Facebook LinkedIn Twitter RSS
Editor at Large

Just what does za mean? Or qi? Or jo?

In the interests of not feeling guilty when you make obscure but point-gobbling plays in “Words With Friends,” we offer to you a dictionary.

It’s a dictionary of about a dozen of those small and strange words that often feature letters worth lots of points: z, q, j and x.

If you play “Words With Friends” on your phone or other device, or if you play “Scrabble,” you will know what we’re talking about: words such as za and qi and jo. Words that can net you about 40 or 50 points and a nice lead against your opponent.

Herewith then, is a dictionary of words you will never ever see except when playing word games. The source is www.dictionary.com, and many of the words are variations of other words.

Za: Slang for pizza.

Jo: Beloved one, darling, sweetheart.

Qi: Variant spelling of chi, which means vital energy believed to circulate round the body in currents.

Qat: Variant spelling of kat or khat, which means an evergreen shrub, Catha edulis, of Arabia and Africa, the leaves of which are used as a narcotic when chewed or made into a beverage.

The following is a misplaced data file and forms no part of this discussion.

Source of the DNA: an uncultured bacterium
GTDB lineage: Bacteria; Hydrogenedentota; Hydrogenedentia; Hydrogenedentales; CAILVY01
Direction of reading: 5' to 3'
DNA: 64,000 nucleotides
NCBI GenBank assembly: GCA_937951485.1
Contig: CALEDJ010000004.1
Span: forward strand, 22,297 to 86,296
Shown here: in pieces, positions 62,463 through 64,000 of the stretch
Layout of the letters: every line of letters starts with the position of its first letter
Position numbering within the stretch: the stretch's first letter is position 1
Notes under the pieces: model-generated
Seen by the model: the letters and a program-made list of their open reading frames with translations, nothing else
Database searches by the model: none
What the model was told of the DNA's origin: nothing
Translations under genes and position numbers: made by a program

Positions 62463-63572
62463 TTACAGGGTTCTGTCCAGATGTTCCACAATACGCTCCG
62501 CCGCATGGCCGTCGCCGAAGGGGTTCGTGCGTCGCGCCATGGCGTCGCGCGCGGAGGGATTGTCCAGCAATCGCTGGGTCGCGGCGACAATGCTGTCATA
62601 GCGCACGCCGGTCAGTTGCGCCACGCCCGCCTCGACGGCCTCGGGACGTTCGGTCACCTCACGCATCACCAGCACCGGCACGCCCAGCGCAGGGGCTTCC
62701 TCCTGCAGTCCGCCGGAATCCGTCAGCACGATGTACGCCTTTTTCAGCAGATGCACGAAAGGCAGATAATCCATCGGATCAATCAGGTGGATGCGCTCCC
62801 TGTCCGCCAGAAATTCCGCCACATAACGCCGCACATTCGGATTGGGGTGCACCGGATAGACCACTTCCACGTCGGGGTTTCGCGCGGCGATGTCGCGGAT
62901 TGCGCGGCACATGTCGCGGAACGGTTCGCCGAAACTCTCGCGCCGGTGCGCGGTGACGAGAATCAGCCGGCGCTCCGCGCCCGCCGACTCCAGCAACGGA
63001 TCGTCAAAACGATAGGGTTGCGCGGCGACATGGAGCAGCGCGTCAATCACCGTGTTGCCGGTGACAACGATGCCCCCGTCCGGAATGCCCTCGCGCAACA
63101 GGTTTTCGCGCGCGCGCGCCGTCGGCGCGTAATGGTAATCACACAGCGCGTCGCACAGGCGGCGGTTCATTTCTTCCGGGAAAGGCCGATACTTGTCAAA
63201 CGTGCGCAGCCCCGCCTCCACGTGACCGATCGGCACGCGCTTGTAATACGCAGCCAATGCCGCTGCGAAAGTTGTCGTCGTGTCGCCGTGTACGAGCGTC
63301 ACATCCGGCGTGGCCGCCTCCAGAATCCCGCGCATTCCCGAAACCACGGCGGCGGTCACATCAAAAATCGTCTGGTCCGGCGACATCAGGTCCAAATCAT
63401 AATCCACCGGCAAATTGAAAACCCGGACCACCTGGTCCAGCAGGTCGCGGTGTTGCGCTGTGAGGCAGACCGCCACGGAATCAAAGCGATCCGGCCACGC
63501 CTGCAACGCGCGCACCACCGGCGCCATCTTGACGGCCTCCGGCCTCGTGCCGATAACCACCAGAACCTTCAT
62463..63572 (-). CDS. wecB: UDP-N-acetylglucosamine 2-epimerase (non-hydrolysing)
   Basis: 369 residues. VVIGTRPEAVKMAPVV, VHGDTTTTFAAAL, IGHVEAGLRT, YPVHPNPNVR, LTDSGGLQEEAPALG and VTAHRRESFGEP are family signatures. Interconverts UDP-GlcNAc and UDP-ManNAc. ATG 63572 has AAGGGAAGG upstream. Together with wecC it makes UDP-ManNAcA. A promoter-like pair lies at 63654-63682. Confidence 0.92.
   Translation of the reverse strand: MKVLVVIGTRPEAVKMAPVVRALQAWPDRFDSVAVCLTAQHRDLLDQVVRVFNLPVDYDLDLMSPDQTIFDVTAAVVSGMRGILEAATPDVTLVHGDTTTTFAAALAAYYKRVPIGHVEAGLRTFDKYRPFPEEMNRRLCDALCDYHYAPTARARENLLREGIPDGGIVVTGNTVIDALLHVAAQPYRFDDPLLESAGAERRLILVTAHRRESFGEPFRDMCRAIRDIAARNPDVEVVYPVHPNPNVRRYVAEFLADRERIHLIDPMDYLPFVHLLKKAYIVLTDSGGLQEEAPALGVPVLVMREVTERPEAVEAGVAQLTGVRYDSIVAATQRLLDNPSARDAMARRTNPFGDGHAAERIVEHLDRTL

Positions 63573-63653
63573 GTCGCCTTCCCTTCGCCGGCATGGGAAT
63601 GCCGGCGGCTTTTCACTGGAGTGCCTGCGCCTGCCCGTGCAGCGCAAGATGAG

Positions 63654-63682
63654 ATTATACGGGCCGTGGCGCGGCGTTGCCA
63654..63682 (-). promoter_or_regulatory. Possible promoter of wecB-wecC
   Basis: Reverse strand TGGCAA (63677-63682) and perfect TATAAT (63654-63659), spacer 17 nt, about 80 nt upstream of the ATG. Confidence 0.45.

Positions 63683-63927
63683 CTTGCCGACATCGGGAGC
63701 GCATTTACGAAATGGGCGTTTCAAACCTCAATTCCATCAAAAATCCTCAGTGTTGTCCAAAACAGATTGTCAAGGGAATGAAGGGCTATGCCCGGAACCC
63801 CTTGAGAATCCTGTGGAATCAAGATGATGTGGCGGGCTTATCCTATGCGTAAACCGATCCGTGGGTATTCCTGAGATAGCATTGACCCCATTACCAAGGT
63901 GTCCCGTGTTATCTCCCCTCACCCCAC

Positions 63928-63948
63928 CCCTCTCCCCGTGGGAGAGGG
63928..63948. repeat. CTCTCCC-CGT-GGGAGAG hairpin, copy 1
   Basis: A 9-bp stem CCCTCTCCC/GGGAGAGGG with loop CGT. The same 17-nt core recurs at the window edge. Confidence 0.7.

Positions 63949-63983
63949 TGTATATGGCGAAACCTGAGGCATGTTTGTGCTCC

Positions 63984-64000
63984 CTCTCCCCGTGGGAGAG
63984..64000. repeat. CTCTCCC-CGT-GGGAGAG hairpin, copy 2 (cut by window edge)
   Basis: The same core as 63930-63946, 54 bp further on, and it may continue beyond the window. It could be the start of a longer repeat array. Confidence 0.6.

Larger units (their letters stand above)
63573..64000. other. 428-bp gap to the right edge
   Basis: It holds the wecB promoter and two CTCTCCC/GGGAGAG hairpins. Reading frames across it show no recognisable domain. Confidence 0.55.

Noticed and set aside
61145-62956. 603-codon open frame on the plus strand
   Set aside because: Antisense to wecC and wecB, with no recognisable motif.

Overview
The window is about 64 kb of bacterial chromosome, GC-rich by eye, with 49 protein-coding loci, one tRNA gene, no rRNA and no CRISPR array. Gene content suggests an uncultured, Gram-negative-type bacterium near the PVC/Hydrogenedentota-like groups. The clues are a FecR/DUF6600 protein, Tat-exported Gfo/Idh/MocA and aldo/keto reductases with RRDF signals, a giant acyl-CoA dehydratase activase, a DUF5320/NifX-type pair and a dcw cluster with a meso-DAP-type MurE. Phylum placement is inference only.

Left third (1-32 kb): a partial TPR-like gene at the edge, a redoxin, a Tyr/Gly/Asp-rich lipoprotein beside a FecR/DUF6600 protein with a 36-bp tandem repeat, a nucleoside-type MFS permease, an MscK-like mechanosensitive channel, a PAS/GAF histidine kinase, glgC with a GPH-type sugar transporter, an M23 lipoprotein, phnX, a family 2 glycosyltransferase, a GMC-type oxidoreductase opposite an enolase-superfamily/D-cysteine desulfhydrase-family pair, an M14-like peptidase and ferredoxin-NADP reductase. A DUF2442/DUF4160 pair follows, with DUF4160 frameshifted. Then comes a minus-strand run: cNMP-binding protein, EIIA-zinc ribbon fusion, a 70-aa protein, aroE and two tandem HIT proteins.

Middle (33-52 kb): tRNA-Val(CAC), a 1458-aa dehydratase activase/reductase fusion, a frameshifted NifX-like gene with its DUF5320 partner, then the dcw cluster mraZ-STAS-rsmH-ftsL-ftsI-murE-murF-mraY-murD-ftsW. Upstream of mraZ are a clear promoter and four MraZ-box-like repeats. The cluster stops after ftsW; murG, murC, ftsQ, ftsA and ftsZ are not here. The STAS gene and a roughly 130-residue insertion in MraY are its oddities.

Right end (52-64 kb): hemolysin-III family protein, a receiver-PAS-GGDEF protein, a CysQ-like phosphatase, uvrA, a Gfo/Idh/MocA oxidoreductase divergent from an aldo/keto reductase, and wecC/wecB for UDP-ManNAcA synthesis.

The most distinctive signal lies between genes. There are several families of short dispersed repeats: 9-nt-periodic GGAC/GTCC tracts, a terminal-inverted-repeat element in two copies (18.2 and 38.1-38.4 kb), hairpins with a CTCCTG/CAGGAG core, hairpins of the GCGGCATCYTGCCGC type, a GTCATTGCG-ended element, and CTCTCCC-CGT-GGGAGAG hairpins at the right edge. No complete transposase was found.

Xi: The 14th letter of the Greek alphabet.

Xu: An aluminum coin and monetary unit of Vietnam.

Djin: Variant spelling of jinn, which means any of a class of spirits, lower than the angels, capable of appearing in human and animal forms and influencing humankind for either good or evil.

Adz: An axlike tool, for dressing timbers roughly, with a curved, chisel-like steel head mounted at a right angle to the wooden handle.

Suq: Variant spelling of suk, which means -- especially in Arab nations -- the market, especially the traditional bazaar.

Hm: Variant spelling of hmm: an interjection typically used to express thoughtful absorption, hesitation, doubt or perplexity.

Sh: Variant spelling of shh: an interjection used to urge silence.

Ki: The Sumerian goddess personifying Earth, the counterpart of the Akkadian Aruru.

Ka: A spiritual entity, an aspect of the individual, believed to live within the body during life and to survive it after death.

More from the Editor at Large Blog

Leave a Comment


Please note: All comments will be reviewed and may take up to 24 hours to appear on the site.

Post Comment
View Comment Policy